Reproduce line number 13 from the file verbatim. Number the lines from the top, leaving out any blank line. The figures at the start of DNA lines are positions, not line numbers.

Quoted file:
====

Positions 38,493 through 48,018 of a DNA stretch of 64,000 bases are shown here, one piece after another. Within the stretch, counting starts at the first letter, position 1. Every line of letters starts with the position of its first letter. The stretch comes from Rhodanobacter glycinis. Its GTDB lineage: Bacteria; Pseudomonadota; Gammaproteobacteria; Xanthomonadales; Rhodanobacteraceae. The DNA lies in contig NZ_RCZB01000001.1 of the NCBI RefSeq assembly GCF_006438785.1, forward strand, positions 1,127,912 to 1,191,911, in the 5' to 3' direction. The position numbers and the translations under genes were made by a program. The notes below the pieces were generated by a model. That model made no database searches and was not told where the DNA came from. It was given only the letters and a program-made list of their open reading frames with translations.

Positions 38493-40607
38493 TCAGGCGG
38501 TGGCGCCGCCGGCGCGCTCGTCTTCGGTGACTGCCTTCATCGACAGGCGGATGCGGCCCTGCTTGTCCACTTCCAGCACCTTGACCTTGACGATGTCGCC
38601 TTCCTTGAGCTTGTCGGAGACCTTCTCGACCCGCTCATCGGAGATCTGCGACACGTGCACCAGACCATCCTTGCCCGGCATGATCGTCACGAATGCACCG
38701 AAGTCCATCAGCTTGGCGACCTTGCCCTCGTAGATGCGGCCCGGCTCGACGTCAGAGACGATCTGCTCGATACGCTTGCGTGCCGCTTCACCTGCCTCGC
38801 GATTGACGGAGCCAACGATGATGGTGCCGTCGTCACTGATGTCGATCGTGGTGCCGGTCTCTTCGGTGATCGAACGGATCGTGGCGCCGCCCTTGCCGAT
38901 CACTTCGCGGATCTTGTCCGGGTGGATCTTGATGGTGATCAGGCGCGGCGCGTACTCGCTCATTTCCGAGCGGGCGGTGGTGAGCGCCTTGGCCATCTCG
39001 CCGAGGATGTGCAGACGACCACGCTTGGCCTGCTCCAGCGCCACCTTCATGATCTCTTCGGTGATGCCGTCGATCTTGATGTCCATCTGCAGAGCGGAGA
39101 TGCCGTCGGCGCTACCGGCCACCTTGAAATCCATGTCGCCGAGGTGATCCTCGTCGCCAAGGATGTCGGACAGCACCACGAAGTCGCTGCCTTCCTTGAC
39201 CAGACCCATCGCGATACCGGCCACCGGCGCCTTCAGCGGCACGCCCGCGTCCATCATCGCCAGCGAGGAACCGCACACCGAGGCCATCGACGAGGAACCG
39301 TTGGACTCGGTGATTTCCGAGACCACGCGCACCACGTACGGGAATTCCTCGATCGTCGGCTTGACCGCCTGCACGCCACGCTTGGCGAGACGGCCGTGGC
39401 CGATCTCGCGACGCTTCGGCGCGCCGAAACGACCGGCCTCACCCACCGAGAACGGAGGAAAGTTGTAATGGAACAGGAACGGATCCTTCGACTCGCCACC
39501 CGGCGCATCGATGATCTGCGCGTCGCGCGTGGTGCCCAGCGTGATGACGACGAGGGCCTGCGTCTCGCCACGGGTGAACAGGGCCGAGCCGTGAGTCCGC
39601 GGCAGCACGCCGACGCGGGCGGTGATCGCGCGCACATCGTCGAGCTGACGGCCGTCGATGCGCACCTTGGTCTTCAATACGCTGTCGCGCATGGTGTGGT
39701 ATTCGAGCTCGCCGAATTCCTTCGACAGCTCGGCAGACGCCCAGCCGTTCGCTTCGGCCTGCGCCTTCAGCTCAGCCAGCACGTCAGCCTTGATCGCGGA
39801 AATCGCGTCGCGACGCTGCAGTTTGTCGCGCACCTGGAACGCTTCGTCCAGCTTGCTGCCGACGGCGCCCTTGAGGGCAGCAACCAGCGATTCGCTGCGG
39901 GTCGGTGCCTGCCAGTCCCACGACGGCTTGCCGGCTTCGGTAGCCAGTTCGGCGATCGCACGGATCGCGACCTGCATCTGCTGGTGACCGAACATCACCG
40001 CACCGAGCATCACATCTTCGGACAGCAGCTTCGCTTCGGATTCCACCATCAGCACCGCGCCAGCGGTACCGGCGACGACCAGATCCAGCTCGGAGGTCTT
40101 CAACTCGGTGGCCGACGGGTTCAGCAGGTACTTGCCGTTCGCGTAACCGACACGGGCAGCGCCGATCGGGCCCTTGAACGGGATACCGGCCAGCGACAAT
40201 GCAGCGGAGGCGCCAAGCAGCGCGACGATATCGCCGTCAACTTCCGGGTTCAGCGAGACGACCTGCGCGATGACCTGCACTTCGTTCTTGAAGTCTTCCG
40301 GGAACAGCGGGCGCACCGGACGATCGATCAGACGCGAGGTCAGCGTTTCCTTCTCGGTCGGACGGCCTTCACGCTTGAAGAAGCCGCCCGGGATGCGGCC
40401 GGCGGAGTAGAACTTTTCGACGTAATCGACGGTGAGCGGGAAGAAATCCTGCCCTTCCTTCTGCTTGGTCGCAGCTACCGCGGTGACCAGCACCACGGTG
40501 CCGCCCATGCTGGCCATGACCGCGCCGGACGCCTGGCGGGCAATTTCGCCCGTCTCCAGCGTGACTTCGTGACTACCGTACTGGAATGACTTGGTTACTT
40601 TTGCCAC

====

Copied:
39401 CGATCTCGCGACGCTTCGGCGCGCCGAAACGACCGGCCTCACCCACCGAGAACGGAGGAAAGTTGTAATGGAACAGGAACGGATCCTTCGACTCGCCACC